• H.3535, an act which expands agriculture preservation restrictions for hemp cultivation
• H.3987, an act establishing a Green Works infrastructure program in an effort to promote climate change resiliency and provide grants for local communities in dealing with this issue
• H.3854, an act relative to collective bargaining dues, which would protect workers’ right to form and join unions
• H.4000, an Act making appropriations for the fiscal year 2020 for the maintenance of the departments, boards, commissions, institutions and other activities of the commonwealth, while encouraging nondiscrimination and equality of opportunity in hiring
• H.3793, an act requiring the use of mobile telephones while driving to be completely hands-free

Please feel free to reach out to my office or legislative aide via email at Anthony.Langone@mahouse.gov or call the office at (617) 722-2090. To stay up to date on everything I’m doing up at the State House and out in the district follow me on Facebook @Rich.M.Haggerty and on Twitter @richhaggerty.

House Unanimously Passes $1.3 Billion for Community Climate Resiliency Projects

Significant investments in local microgrid, electric vehicle, energy storage projects

BOSTON – House Minority Leader Bradley H. Jones, Jr. (R-North Reading) and Representative Richard M. Haggerty (D-Woburn) worked with their colleagues in the Massachusetts House of Representatives to vote 158 to 0 to pass legislation investing $1.3 billion to help cities and towns across Massachusetts fund infrastructure projects aimed at fighting climate change and reducing greenhouse gas emissions.

The legislation establishes a $1 billion, 10-year grant program – known as GreenWorks – to fund clean energy, energy efficiency, and climate change resiliency measures that cut greenhouse gas emissions, fortify infrastructure and reduce municipal costs. The legislation also invests $325 million in other municipal green projects.

“This plan, which closely resembles the proposal Governor Baker filed in January, commits significant state resources to help cities and towns adapt to the challenges posed by climate change,” said Representative Jones. “By making investments now to reduce carbon emissions, promote energy efficiency, and reinforce local infrastructure, communities like Reading can become more resilient in mitigating the negative impacts of climate change.”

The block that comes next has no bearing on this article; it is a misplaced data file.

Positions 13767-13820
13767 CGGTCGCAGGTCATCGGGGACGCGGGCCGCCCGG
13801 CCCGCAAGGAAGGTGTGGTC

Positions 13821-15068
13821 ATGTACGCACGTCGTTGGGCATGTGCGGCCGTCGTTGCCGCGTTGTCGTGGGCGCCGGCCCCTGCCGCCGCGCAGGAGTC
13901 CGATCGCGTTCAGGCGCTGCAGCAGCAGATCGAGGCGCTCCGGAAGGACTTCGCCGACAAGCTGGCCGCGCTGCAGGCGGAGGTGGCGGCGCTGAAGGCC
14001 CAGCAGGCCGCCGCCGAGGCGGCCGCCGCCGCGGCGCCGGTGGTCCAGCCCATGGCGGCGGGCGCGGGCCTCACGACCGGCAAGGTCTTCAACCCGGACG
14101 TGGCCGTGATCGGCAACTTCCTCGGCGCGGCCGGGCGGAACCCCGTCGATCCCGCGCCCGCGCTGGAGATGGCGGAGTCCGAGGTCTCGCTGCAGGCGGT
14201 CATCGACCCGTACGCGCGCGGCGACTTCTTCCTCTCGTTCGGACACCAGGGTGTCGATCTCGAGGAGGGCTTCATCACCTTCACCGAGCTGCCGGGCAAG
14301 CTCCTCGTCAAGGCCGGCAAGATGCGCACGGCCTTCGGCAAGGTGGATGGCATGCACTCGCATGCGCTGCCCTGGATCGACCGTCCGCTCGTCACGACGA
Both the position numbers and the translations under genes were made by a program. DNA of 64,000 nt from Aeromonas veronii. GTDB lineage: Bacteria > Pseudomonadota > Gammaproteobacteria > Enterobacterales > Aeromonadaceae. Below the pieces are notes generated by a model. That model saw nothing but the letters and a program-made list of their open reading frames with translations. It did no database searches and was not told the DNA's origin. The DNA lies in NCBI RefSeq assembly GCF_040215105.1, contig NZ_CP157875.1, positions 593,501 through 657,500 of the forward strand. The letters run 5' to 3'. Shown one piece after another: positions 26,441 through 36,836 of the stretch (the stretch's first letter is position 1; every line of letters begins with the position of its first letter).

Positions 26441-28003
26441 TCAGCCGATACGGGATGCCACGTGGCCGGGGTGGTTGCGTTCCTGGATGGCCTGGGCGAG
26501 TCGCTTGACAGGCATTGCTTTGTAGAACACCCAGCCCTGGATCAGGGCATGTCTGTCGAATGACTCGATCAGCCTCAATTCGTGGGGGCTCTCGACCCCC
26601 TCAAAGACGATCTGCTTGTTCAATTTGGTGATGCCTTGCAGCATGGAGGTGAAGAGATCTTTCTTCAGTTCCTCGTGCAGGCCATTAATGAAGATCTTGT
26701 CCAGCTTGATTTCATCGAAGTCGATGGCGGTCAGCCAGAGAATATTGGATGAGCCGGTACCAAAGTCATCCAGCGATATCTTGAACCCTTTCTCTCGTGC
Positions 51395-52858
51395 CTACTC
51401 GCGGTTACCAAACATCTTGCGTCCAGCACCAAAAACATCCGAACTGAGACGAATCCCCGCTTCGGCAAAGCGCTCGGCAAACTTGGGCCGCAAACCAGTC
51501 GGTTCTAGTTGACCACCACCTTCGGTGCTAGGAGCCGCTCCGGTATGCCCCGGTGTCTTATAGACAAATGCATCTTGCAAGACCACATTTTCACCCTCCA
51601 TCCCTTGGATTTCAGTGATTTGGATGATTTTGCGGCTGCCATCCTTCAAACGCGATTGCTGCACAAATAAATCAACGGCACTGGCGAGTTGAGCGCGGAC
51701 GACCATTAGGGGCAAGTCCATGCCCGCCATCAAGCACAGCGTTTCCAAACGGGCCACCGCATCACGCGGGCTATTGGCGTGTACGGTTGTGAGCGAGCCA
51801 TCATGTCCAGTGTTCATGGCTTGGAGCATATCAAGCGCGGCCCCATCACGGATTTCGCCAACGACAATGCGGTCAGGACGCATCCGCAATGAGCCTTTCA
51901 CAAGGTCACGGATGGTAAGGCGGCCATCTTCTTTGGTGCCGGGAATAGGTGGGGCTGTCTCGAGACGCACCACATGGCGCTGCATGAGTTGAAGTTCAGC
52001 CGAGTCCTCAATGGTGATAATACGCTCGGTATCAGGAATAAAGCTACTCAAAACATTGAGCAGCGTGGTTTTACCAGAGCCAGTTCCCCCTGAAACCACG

“As a former local official I know how important it is to provide cities and towns with the tools they need to move towards a more sustainable future. I also know first hand how much communities have benefited, and saved taxpayer dollars, from similar state-grant programs,” said Representative Haggerty. “ Whether its more electric vehicles, Green Works projects, or support for the creation of Sustainability Coordinators – leading on this important issue will help our planet and save money.”

Modeled after the state’s MassWorks program, GreenWorks funds projects that improve climate preparedness and resiliency, promote or produce clean energy or energy efficiency, build energy storage facilities, implement measures included in Massachusetts’ statewide climate adaptation strategy or otherwise help mitigate the impacts of climate change or reduce carbon emissions.

“GreenWorks builds on a long-standing House approach to provide concrete tools directly to cities and towns that result in both immediate and long-lasting positive effects,” said House Speaker Robert A. DeLeo, (D – Winthrop). “This forward-looking investment helps Massachusetts cities and towns build resilient communities, lower long-term operating costs and cut greenhouse gases while creating jobs for workers across the Commonwealth.”